Composting in the city can be a challenge, especially if you don't have any yard to put a compost bin. That's where Vermicomposting comes in. With worms, you can have a completely self-contained compost system in any small space. 

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Erika has been my friend for many years and she doesn't live in a traditional tiny house per (although she might argue that she lives in a tiny condo in LA). I asked Erica on the show because she has been vermicomposting for 15 years.

Composting is a challenging part of tiny house living, especially if you want to live in your tiny house in a city. Worms cannot be used with a composting toilet, but if you are creating food waste and you want to deal with it in a more sustainable way, vermicomposting is something that can be done on almost any scale from tiny yogurt containers, all the way up to large bins.

In This Episode:

  • What is vermicomposting?
  • How did Erika get started vermicomposting?
  • What is the process for vermicomposting?
  • How to make sure you use the right kind of plastic bins?
  • How do you harvest compost from your vermicompost system?
  • What do you feed your worms?
  • What are foods that you cannot feed your worms?
  • How to use vermicompost
  • Who is vermicomposting for?
  • What was Erika’s biggest vermicomposting mistake she ever made?
  • What are some benefits of vermicomposting that Erika didn’t anticipate?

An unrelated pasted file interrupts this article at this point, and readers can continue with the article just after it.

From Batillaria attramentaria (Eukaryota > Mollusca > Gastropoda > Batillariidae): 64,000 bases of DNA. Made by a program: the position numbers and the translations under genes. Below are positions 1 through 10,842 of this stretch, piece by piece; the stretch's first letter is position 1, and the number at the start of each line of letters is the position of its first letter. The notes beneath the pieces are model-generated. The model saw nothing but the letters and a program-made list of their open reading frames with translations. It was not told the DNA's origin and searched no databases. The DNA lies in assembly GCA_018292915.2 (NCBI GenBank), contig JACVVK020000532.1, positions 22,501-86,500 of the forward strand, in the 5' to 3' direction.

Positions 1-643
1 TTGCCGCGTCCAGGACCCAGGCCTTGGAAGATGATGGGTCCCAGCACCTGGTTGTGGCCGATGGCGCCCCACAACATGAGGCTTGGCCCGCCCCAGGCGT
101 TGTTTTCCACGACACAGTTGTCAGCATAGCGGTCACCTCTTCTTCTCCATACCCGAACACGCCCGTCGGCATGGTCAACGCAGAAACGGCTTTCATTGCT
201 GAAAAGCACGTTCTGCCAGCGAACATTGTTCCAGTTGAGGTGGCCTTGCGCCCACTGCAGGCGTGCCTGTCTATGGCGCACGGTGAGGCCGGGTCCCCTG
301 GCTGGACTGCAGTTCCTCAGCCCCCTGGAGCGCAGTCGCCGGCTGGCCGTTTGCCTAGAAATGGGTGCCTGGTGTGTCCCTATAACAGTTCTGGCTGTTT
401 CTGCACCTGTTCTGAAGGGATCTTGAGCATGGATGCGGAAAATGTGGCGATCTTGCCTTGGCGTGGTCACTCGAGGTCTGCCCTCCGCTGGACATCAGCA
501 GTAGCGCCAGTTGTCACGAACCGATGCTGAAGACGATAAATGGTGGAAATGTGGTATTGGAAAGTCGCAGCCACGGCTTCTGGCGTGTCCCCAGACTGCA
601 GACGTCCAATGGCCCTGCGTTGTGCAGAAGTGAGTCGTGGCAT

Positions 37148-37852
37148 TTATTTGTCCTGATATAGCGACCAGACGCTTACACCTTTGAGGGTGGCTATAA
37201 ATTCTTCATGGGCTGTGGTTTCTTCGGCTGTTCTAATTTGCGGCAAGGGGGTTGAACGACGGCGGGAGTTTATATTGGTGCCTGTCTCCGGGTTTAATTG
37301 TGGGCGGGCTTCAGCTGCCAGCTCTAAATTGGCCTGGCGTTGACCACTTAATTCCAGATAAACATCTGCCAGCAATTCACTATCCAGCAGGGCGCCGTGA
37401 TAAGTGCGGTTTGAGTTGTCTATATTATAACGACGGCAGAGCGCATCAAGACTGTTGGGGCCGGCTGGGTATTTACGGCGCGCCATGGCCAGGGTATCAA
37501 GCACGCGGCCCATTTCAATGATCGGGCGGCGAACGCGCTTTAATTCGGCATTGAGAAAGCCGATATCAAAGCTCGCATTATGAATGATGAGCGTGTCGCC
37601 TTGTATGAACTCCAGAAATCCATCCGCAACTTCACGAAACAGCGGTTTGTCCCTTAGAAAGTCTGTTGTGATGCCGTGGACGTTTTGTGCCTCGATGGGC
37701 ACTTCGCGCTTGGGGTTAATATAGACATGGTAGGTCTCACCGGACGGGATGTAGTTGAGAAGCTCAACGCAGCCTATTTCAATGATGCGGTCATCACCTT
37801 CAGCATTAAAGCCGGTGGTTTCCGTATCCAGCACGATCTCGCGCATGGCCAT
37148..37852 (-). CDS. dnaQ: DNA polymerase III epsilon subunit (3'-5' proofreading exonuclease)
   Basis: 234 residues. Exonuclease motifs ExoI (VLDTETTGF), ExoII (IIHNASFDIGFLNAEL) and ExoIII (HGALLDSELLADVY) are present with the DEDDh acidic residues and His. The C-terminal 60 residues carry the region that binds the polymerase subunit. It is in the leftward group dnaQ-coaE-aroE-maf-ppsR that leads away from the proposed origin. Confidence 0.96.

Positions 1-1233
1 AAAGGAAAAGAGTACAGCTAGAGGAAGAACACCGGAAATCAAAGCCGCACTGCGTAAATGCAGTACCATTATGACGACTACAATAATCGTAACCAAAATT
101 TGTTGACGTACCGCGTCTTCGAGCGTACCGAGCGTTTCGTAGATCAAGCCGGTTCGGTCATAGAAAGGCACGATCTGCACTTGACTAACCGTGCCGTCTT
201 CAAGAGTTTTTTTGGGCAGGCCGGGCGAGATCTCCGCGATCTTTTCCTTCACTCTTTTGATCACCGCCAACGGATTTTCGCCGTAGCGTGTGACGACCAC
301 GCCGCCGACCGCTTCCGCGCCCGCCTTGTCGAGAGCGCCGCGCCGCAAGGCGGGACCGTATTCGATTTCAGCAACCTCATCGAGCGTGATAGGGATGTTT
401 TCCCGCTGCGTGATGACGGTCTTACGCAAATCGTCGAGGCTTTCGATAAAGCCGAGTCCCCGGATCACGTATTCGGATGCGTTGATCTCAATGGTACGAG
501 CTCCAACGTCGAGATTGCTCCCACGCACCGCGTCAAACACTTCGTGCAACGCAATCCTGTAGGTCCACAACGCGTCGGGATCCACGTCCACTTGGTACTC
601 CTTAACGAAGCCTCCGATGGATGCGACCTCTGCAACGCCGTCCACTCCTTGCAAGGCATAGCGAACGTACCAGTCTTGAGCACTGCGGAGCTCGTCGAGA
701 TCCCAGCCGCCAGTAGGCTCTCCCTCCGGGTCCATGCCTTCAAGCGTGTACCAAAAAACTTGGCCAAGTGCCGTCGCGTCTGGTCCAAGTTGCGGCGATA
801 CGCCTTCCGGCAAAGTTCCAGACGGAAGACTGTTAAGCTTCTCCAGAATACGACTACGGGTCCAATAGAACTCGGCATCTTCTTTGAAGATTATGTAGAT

• Erika’s other sustainable living life hacks

Links and Resources:

 

Guest Bio:

Erika Backberg

Erika Backberg

Erika Backberg is a non-traditional Ethnographic Researcher (field sociologist) and macro Impact Solutions Strategist. Utilizing the human-centered design process, skills, and ethics, Erika investigates solutions and develops innovative ideas to help others create and implement their strategic goals. This has directly resulted in the successful defense of clients on death row to the creation of internationally acclaimed youth education content. Additionally, Erika has designed customized waste diversion and community-based sustainability programs for Target, Honda, Levis, and more, diverting tons of materials and repurposing materials benefiting 250+ artists, families, and community organizations worldwide.

Based in Los Angeles, CA, Erika artistically expresses her passion for eco-ethical design through her social enterprises, Erika Bee and Mo Mo Monocle ,and has been urban vermicomposting for over 15 years.

@erika_backberg (instagram)

@erikabeejewlery (instagram)

 

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